I see you. You’re worried and hurting. You feel judged, embarrassed, and alone. You thought at this stage in life you would be footloose and fancy free. No one ever said this phase in parenting may be the hardest yet, and you wonder if that’s because it’s not that hard for anyone but you. After all, it seems as if everyone else’s children are following the script, doing what they are supposed to do and doing it well. Not that you’re not happy for them, but why can’t this be your story too? You fear you failed as a parent and no one else can relate.
I don’t know the specifics of your story, but I’ve heard the heartache, confusion, regret, fear, and shame from enough parents of young adult children to know you aren’t alone. As a mom in this stage of parenting myself, I also know full well that the worrying doesn’t stop at graduation, when our kids leave the nest, become financially independent, or get married. Rather, the stakes of our What-if worries become a whole lot greater, intensified by the knowledge now that we really don’t have any control.
For all who are burdened—whether your child is a prodigal living in outright rebellion against God, struggling to find his way, making poor decisions, caught up in the world or something else—know that while we may not have any control, as believers we have these three things:
A God who unconditionally loves and delights in us.
For those who are in Christ, you have God’s perpetual smile. Nothing you did earned his favor, and nothing you failed to do can take it away. His smile rests upon you because Christ did everything right on your behalf. He lived the perfect life, measured up to all God’s righteous law, and died a sacrificial life in our place so that we could have God’s favor. It’s his work and worth that make us worthy, not our own doing.
So when you are tempted to beat yourself up for parenting failures (real or perceived), look up to see God’s smile upon you. When you fear the judgment of others, rest knowing God’s mind about you is made up and he is well-pleased. When you fill with shame and your inner critic is loud, trust the truth of God’s word. Because of his love for you, he sent his son to die and then “raised us up and seated us with him in the heavenly realms…” (Eph. 2:6). Your status is secure because of his might alone.
A God who understands us.
Not only did Jesus come so we could be accepted by God, he came in the flesh to enter into our humanity so we could be understood by God. As a man Jesus experienced every emotion that we do. He knows our pain, our suffering, and our sorrows. He knows what it is like to be disappointed, angry, and lonely. Because he does, we can go to him for help and find comfort knowing he identifies with us and has compassion on us.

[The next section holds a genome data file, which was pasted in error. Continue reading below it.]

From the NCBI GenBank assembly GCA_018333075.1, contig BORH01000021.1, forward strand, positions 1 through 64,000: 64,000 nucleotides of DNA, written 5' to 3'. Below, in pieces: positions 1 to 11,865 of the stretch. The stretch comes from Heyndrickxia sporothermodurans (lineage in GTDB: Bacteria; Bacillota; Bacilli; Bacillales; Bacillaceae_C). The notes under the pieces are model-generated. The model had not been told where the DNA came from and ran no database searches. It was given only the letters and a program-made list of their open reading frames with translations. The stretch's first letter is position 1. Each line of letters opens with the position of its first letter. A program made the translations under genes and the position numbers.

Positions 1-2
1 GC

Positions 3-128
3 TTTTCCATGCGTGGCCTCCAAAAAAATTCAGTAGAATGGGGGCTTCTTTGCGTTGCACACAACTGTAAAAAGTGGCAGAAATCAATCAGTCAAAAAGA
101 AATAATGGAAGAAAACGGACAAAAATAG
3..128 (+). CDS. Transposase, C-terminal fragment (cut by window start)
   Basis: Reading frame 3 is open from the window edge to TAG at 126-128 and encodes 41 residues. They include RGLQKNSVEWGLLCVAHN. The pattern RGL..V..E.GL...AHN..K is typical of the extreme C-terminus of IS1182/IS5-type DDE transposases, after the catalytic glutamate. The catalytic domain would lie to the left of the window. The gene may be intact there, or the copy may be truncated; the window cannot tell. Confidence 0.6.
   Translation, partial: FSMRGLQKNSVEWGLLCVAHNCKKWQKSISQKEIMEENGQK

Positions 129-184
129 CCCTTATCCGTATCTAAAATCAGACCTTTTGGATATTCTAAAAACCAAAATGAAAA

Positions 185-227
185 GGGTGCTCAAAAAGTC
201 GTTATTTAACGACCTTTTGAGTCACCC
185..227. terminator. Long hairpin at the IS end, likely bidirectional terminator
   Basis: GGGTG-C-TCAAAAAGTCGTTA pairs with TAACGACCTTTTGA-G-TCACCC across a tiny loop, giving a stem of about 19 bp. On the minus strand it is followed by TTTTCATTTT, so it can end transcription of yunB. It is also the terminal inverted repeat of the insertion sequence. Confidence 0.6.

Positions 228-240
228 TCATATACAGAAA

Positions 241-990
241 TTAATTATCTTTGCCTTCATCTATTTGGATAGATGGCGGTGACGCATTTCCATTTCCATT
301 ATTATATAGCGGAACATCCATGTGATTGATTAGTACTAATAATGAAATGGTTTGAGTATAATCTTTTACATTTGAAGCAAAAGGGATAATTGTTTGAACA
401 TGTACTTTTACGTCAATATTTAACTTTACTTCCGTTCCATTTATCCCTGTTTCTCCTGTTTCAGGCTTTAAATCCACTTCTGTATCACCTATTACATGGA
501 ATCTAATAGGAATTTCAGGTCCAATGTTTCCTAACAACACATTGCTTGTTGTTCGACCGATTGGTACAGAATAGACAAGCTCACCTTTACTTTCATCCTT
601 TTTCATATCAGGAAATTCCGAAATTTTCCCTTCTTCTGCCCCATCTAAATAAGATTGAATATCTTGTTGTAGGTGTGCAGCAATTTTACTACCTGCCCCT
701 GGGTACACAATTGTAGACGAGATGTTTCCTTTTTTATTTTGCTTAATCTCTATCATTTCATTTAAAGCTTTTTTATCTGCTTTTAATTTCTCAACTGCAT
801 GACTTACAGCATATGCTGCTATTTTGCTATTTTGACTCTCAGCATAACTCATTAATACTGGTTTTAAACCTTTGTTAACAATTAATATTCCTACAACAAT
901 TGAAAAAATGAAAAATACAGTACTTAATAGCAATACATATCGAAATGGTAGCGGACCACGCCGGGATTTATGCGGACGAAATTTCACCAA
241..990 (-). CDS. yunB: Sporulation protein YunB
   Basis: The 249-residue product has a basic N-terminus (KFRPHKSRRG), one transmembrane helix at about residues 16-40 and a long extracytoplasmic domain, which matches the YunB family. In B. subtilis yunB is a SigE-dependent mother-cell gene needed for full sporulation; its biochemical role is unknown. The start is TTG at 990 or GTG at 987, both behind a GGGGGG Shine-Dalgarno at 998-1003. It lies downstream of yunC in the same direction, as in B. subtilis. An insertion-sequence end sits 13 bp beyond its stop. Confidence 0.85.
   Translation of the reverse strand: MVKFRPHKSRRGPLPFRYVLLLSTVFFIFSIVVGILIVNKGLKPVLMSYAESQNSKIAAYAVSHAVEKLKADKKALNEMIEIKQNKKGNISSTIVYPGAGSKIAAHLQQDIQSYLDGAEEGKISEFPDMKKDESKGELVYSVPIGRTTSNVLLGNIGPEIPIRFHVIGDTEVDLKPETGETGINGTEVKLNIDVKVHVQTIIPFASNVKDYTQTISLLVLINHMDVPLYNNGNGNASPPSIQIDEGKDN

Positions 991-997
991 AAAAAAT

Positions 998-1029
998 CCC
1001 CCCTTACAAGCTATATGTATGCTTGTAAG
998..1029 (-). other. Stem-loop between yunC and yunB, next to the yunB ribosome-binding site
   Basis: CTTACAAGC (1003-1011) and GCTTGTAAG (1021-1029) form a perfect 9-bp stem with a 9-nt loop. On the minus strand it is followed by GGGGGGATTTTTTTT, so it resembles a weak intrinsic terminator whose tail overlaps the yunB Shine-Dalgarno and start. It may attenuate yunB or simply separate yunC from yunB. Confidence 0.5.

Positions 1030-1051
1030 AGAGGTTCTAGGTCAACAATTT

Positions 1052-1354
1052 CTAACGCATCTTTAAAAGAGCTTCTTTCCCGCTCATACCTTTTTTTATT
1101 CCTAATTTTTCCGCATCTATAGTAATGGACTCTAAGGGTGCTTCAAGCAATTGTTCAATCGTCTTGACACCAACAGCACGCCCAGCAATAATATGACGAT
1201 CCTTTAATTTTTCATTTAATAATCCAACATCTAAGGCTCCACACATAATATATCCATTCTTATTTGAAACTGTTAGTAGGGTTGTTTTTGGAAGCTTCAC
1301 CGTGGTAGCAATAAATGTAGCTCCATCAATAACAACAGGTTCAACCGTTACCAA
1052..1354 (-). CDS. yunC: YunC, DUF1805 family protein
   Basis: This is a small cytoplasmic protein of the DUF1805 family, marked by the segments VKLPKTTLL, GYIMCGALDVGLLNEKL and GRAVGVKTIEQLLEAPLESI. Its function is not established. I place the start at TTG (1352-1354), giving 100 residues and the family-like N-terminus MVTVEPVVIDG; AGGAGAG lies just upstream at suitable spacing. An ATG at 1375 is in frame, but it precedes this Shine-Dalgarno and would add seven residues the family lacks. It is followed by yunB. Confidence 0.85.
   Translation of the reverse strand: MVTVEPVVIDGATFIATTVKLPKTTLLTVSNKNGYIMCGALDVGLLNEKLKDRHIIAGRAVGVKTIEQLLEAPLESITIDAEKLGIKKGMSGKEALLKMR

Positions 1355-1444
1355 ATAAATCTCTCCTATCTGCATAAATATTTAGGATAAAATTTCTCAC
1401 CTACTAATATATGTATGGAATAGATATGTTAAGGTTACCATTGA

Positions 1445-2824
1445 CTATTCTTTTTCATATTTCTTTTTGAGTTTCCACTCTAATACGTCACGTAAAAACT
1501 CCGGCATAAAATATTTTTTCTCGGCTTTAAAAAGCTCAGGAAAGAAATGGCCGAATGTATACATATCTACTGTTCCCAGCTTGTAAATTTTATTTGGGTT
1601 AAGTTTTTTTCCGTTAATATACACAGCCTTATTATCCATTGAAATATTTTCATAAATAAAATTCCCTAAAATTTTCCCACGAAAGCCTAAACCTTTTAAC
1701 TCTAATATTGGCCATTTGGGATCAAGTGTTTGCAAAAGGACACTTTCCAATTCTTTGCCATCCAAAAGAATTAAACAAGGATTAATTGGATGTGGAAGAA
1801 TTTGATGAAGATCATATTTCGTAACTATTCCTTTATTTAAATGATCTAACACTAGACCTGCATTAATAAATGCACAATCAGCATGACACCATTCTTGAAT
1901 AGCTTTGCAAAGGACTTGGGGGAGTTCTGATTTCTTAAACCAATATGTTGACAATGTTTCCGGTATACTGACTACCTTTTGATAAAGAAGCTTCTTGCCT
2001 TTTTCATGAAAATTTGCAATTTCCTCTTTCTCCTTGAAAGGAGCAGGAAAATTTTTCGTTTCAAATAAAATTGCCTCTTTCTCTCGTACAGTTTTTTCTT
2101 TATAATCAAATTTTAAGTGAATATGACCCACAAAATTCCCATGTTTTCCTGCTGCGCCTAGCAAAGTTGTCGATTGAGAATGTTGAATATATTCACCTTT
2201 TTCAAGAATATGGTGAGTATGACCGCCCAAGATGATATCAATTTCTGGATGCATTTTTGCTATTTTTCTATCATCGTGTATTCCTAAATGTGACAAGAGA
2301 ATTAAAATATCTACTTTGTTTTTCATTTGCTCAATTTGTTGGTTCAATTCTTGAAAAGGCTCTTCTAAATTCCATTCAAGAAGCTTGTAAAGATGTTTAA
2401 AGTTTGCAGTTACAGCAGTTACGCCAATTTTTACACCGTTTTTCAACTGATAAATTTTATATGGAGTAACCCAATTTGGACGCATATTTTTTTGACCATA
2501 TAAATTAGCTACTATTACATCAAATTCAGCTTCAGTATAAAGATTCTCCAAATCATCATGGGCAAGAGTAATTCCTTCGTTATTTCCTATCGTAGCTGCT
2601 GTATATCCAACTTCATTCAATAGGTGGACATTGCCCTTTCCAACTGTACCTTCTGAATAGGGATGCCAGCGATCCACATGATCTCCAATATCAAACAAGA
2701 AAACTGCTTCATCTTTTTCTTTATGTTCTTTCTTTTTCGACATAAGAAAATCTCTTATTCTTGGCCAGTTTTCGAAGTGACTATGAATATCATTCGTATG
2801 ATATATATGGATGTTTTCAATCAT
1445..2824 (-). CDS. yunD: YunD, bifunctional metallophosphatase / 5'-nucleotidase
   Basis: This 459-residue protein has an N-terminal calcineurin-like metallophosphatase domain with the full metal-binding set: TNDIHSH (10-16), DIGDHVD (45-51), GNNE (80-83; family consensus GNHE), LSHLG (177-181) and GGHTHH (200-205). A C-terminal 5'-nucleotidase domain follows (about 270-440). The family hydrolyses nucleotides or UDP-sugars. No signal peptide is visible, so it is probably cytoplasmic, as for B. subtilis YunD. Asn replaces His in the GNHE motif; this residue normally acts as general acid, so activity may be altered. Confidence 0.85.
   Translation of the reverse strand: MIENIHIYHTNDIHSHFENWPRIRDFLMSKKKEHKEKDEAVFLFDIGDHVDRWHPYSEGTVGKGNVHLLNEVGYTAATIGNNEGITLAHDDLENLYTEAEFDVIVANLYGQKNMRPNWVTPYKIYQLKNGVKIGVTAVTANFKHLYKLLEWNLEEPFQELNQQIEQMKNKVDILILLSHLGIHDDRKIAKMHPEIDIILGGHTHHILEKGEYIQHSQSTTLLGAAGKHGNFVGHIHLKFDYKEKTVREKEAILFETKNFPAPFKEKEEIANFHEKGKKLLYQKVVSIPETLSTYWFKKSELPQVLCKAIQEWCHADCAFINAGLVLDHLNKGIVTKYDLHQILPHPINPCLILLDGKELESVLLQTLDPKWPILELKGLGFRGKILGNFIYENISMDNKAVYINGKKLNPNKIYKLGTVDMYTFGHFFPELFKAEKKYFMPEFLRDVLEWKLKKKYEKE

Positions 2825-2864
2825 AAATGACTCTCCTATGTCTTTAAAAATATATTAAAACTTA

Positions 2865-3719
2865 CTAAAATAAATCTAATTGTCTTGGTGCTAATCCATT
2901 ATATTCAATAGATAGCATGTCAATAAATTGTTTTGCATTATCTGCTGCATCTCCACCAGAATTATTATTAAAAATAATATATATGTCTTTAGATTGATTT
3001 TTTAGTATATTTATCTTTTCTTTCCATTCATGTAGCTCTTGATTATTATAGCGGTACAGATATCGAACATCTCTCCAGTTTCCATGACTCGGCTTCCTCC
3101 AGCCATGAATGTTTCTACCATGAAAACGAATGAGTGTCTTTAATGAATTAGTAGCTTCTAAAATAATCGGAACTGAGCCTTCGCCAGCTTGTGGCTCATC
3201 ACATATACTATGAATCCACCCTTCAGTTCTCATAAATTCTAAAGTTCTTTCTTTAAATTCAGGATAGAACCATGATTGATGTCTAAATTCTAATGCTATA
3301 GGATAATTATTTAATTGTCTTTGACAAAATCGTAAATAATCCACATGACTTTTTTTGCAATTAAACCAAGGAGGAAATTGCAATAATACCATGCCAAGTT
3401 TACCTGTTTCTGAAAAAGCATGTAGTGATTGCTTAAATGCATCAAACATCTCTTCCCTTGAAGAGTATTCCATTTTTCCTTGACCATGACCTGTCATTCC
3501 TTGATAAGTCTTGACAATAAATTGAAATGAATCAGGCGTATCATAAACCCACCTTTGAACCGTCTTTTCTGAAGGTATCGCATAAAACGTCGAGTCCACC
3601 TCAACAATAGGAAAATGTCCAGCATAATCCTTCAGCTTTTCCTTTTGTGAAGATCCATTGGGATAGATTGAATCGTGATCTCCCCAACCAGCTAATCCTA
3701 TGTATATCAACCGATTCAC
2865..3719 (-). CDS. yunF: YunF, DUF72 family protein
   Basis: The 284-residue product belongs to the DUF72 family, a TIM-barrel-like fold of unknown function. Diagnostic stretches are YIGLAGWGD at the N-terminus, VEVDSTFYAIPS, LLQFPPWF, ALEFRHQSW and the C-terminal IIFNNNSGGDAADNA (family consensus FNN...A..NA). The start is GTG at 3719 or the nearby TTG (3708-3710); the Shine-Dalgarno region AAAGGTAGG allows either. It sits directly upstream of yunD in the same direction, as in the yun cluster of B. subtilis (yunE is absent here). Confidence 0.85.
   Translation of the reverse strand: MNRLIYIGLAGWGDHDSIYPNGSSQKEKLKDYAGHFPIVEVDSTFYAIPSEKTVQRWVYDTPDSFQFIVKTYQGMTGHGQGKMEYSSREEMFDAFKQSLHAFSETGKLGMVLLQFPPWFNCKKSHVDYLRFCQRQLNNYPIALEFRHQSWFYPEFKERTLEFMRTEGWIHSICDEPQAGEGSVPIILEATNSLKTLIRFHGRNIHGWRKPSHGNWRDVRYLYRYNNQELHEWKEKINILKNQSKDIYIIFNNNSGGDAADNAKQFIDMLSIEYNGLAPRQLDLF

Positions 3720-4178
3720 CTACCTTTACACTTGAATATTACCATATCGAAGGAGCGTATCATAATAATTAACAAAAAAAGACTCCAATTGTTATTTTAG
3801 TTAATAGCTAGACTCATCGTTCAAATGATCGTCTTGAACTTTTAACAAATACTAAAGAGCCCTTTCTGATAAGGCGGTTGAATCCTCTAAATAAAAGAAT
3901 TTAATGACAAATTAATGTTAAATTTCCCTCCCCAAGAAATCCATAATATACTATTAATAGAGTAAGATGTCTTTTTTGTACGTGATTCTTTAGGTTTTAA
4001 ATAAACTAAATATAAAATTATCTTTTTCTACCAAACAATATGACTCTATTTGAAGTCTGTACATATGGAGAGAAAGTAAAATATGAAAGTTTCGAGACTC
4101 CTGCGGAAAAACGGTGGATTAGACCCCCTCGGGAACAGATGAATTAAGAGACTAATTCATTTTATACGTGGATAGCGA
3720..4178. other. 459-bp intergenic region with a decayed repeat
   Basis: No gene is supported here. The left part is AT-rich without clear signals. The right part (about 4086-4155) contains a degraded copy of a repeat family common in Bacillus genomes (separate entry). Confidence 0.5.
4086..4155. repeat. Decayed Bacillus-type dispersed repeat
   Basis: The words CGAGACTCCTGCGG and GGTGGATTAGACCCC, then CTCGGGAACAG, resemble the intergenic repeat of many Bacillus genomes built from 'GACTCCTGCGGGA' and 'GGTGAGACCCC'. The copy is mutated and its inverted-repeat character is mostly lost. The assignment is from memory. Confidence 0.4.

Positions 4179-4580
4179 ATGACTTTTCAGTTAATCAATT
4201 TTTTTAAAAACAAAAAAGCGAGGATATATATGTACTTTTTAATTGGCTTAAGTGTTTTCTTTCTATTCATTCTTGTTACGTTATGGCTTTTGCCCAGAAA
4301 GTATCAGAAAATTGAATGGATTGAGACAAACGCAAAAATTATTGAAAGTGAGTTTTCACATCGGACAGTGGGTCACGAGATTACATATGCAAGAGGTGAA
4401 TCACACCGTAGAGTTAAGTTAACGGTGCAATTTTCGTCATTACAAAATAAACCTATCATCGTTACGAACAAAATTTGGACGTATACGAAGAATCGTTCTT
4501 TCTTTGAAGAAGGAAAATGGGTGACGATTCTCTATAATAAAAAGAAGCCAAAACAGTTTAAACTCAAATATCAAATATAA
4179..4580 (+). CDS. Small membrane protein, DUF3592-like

There is nothing we have to hide, nothing too big, too embarrassing, or too shameful to keep us from going to him as our Great High Priest. “For we do not have a high priest who is unable to sympathize with our weaknesses… Let us then draw near to the throne of grace, that we may receive mercy and find grace to help in time of need” (Heb. 4:15-16). He gets you even when it feels like no one else does, and he welcomes the muck and the mess that others don’t know what do with it because he took all the mess of the world upon himself so that we would never be alone.
A God who is ruling and reigning on his throne right now.
Despite all the brokenness and suffering of this world, the final verdict has already been declared: It is finished. Christ has won. Sin, suffering and Satan will not prevail. The day will come when there are no more tears (Rev. 21:4), and our faith will be replaced by sight.
In the meantime, our trials can feel insurmountable. We fear our child’s circumstances will never change—that he or she will never come to know Jesus, flee immorality, break free of addiction or depression, overcome an eating disorder or crippling anxiety, learn responsibility, or simply find a spouse and raise a family. Our minds are flooded with worry. We struggle to sleep. You may even feel stuck in a repeat pattern of coming to their rescue and feeling a glimmer of hope, only for things to go right back to what they were. Why won’t God wake them up to their sin, change the way they feel about themselves, or alter the trajectory of their current life all together? “How long, O Lord? Will you forget me forever?” (Ps. 13:1)
And yet God’s word us tells he has not left his throne (Ps. 47:8). He is ruling and reigning, working good for all who love him (Rom. 8:28). Therefore, we are never without hope. Nothing outsizes his grace.
So my hope for you, dear struggling parent, is that you would feel known, understood, and loved by God in Christ Jesus. That his grace would overwhelm you to the point that even on your hardest, most worrisome days, you would know he holds you tight. That you would bring to Jesus all your emotions and deepest worries, the ones you keep hidden from others out of fear of being too much, misunderstood, or judged. Your child’s problems are not too big for him to handle; he wants to carry them for you. “Come to me, all who labor and are heavy laden, and I will give you rest. Take my yoke upon you, and learn from me, for I am gentle and lowly in heart, and you will find rest for your souls. For my yoke is easy, and my burden is light” (Matt. 11:28-30).
Your burden is not too much for him. May the rest he offers and the peace that passes understanding be a reality for you.